In good old days, people dial up to the ISP with a modem supported by the Point-to-Point Protocol, PPP. The client connected through PPP is authenticated, if required, by PAP or CHAP. The Extensible Authentication Protocol (EAP) is an authentication framework to extend PPP authentication.
EAP defines simple messages and their formats only; request and response are the core messages communicated between the peer (client) and the authenticator (server). EAP specifies how the authenticator requests identity and credential (MD5, OTP, or Token) and notifies the authentication outcome (success or failure). It also determines how the peer responds to the authenticator’s requests. However, EAP does not define how the authenticator verifies and validates the client’s identity, that can be completed by RADIUS, LDAP, or other protocols.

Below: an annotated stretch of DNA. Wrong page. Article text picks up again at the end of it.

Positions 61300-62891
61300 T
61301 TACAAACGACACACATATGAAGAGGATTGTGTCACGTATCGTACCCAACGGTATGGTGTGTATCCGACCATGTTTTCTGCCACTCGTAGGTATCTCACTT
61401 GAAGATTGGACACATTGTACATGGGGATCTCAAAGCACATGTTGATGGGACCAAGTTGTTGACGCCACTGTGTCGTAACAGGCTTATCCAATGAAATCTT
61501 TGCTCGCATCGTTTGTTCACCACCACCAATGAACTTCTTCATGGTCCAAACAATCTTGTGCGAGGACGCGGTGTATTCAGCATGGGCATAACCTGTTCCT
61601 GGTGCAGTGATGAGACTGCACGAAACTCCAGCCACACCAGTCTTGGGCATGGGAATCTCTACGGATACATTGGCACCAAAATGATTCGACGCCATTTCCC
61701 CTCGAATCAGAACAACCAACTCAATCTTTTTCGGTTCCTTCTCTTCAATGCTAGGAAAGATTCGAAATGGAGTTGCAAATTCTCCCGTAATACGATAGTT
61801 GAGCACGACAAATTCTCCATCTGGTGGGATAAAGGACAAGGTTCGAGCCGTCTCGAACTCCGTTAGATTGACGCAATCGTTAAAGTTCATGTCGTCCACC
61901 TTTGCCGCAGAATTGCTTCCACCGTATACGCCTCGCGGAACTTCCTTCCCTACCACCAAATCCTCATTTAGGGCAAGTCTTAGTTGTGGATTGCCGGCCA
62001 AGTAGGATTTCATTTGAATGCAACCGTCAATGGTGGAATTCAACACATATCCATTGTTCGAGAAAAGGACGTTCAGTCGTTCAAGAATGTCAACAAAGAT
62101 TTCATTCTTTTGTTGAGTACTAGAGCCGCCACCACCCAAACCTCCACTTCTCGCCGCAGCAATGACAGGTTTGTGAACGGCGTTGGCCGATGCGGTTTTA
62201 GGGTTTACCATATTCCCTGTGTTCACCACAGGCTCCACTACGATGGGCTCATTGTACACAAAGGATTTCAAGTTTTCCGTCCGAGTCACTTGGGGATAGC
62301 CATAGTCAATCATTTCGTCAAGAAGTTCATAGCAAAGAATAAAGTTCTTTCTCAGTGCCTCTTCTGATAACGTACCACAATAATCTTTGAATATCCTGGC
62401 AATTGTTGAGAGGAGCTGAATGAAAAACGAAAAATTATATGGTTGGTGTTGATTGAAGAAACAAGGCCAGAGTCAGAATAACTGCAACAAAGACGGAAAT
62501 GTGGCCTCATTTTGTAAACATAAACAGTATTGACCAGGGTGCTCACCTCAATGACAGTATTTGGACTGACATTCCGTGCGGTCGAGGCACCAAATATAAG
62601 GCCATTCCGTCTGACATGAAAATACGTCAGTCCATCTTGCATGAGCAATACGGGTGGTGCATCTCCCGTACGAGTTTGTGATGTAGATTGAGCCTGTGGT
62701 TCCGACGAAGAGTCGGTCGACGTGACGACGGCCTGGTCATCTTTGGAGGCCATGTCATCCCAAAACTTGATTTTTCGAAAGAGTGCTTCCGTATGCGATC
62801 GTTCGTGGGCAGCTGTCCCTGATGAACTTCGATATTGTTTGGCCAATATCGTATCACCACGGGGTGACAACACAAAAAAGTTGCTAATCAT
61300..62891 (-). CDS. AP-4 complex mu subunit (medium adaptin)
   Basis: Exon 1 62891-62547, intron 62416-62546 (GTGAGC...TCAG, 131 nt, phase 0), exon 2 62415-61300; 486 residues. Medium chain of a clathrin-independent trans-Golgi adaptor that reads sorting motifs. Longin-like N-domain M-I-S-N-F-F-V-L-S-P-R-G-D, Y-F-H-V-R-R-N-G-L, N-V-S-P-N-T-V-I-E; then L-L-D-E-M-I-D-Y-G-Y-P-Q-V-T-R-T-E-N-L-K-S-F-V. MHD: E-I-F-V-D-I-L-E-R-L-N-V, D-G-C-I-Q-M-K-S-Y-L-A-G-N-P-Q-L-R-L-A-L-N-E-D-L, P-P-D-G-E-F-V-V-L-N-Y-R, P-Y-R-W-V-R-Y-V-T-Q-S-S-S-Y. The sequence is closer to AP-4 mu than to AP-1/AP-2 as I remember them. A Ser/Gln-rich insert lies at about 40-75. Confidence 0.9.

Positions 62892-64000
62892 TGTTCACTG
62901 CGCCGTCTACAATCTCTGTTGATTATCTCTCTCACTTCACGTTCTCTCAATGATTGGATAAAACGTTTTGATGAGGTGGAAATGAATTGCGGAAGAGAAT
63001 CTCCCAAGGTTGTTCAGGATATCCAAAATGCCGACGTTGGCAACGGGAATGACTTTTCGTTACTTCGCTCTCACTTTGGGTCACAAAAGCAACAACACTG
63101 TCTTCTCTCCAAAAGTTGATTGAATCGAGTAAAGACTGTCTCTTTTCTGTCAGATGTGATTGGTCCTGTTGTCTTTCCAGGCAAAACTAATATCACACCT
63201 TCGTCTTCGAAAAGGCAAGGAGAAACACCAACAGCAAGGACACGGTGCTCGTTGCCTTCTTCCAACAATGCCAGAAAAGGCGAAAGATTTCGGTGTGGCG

Remote access (e.g., dial-up, VPN), LAN, or wireless networks can authenticate clients through the EAP authentication framework.